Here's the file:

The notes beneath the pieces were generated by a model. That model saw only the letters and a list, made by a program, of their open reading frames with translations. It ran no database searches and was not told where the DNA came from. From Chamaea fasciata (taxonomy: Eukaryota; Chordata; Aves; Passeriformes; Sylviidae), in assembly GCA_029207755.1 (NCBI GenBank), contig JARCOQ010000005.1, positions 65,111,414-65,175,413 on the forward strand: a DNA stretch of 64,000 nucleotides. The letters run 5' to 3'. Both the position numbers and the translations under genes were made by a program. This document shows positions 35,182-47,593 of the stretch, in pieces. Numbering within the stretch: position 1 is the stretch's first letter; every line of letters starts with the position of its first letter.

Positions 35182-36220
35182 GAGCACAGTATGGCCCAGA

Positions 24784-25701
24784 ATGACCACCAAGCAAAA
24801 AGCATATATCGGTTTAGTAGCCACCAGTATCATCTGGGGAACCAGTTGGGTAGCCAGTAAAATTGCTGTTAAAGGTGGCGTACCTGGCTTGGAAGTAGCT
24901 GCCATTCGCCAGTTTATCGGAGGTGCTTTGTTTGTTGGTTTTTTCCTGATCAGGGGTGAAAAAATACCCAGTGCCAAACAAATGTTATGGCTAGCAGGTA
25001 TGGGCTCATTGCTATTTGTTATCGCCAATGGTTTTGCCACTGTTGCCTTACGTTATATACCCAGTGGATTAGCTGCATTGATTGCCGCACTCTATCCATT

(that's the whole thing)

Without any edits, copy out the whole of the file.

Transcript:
The notes beneath the pieces were generated by a model. That model saw only the letters and a list, made by a program, of their open reading frames with translations. It ran no database searches and was not told where the DNA came from. From Chamaea fasciata (taxonomy: Eukaryota; Chordata; Aves; Passeriformes; Sylviidae), in assembly GCA_029207755.1 (NCBI GenBank), contig JARCOQ010000005.1, positions 65,111,414-65,175,413 on the forward strand: a DNA stretch of 64,000 nucleotides. The letters run 5' to 3'. Both the position numbers and the translations under genes were made by a program. This document shows positions 35,182-47,593 of the stretch, in pieces. Numbering within the stretch: position 1 is the stretch's first letter; every line of letters starts with the position of its first letter.

Positions 35182-36220
35182 GAGCACAGTATGGCCCAGA

Positions 24784-25701
24784 ATGACCACCAAGCAAAA
24801 AGCATATATCGGTTTAGTAGCCACCAGTATCATCTGGGGAACCAGTTGGGTAGCCAGTAAAATTGCTGTTAAAGGTGGCGTACCTGGCTTGGAAGTAGCT
24901 GCCATTCGCCAGTTTATCGGAGGTGCTTTGTTTGTTGGTTTTTTCCTGATCAGGGGTGAAAAAATACCCAGTGCCAAACAAATGTTATGGCTAGCAGGTA
25001 TGGGCTCATTGCTATTTGTTATCGCCAATGGTTTTGCCACTGTTGCCTTACGTTATATACCCAGTGGATTAGCTGCATTGATTGCCGCACTCTATCCATT